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How many people do YOU connect with in the run of a day? I think that depends on what your profession is. If you’re a fundraiser, there’s a good chance that YOU will be connecting with staff, donors, sponsors and board members all in the same week.

It takes time to develop meaningful working relationships whether it’s inside the office or out.  YOU need to learn about the other person’s work ethic, how they react to situations, how much YOU can trust them and they need to learn all of these things about YOU.

Today’s topic seems like an easy thing and maybe YOU think that your professional relationships are just fine. However, there is always something  YOU can do to improve your professional relationships.

Here are a few things I have learned so far during my career as a professional fundraiser.

1. Be positive. If YOU go in with a positive attitude, YOU can’t lose. Even in difficult situations, having a positive attitude will help YOU identify opportunities and those around YOU will recognize that.

2. Stay true to your word. If YOU promise a donor that you’ll follow-up with them, YOU have to do just that. How else will they learn to trust YOU and your brand?

4. Connect.  It doesn’t always have to be about work! Get to know more about the people you work closely with. Take an interest in a hobby of theirs, ask about their family, send a sympathy card if it’s known they’re going through a difficult time. Tune in!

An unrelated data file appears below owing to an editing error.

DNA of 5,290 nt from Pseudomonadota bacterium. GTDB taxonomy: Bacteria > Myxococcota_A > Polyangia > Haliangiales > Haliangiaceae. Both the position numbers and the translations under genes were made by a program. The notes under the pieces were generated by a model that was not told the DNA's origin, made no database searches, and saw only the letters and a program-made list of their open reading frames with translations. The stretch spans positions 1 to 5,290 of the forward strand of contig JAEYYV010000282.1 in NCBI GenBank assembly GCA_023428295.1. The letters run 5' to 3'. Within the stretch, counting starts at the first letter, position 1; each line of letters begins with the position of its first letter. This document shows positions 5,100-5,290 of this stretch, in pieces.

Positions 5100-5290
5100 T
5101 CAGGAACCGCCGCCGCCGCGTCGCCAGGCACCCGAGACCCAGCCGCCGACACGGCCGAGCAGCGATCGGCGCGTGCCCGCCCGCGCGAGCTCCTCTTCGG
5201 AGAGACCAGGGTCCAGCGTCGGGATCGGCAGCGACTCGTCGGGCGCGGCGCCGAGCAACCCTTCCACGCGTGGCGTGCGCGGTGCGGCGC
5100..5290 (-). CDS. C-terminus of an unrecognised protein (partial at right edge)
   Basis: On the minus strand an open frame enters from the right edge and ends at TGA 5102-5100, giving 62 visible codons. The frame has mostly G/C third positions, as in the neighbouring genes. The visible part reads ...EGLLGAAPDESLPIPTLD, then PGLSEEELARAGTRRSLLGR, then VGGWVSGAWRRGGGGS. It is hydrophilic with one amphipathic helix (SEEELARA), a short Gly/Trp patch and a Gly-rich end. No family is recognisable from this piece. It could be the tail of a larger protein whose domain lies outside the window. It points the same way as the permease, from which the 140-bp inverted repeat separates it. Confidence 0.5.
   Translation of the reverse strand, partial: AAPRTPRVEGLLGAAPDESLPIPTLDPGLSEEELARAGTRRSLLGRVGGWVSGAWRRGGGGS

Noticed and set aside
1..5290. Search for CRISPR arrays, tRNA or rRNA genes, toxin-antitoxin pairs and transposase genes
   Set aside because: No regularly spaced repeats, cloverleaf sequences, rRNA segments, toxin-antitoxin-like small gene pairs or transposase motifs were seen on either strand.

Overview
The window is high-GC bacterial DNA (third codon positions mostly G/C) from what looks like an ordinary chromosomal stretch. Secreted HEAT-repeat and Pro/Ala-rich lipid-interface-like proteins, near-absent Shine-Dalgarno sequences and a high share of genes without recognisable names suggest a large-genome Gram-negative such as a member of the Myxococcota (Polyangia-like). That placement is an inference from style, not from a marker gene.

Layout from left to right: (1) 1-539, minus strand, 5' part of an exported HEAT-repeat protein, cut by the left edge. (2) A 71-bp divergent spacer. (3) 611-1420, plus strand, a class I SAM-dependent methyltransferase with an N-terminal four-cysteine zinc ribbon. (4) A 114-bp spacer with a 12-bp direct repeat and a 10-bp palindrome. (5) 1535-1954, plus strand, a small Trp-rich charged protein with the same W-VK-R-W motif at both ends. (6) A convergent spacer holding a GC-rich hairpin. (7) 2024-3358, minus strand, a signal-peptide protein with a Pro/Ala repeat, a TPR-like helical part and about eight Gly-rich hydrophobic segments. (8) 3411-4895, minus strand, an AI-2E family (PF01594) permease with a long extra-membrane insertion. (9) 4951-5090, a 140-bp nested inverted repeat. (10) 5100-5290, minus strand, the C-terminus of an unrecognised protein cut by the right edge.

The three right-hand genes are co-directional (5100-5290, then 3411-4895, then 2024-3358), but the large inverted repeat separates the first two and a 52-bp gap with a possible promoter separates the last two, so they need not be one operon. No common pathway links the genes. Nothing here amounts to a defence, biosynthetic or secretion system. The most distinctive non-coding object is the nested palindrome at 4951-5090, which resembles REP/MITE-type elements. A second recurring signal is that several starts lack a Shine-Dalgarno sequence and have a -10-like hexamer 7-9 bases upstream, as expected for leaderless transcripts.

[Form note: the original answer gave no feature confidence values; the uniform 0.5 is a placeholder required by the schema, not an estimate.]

5. Do something special. In many of our blog posts, we have covered the importance of saying thank you, and saying it in a creative way. If you’re out and about, make a point to go and see some of your sponsors and bring them a coffee to brighten their day.

6. Show that you’re a team player. Take every opportunity YOU have to show that you’re a team player. Volunteer to take on an extra project in your department, or do a favor for a colleague. If those YOU work with know they can count on YOU, this will strengthen your relationship.

These are just a few suggestions but I’d love to hear from YOU! Leave a comment and tell us how YOU build meaningful professional relationships.

YOU, working with volunteers

In Volunteers on August 12, 2014 at 2:55 pm

You, the Fundraiser_volunteerpicPhoto Source

Like most not-for-profit organizations, the Alzheimer Society of Nova Scotia relies heavily on our many dedicated volunteers. Because they so generously donate their time to our cause, we are able to provide support to Nova Scotians living with dementia.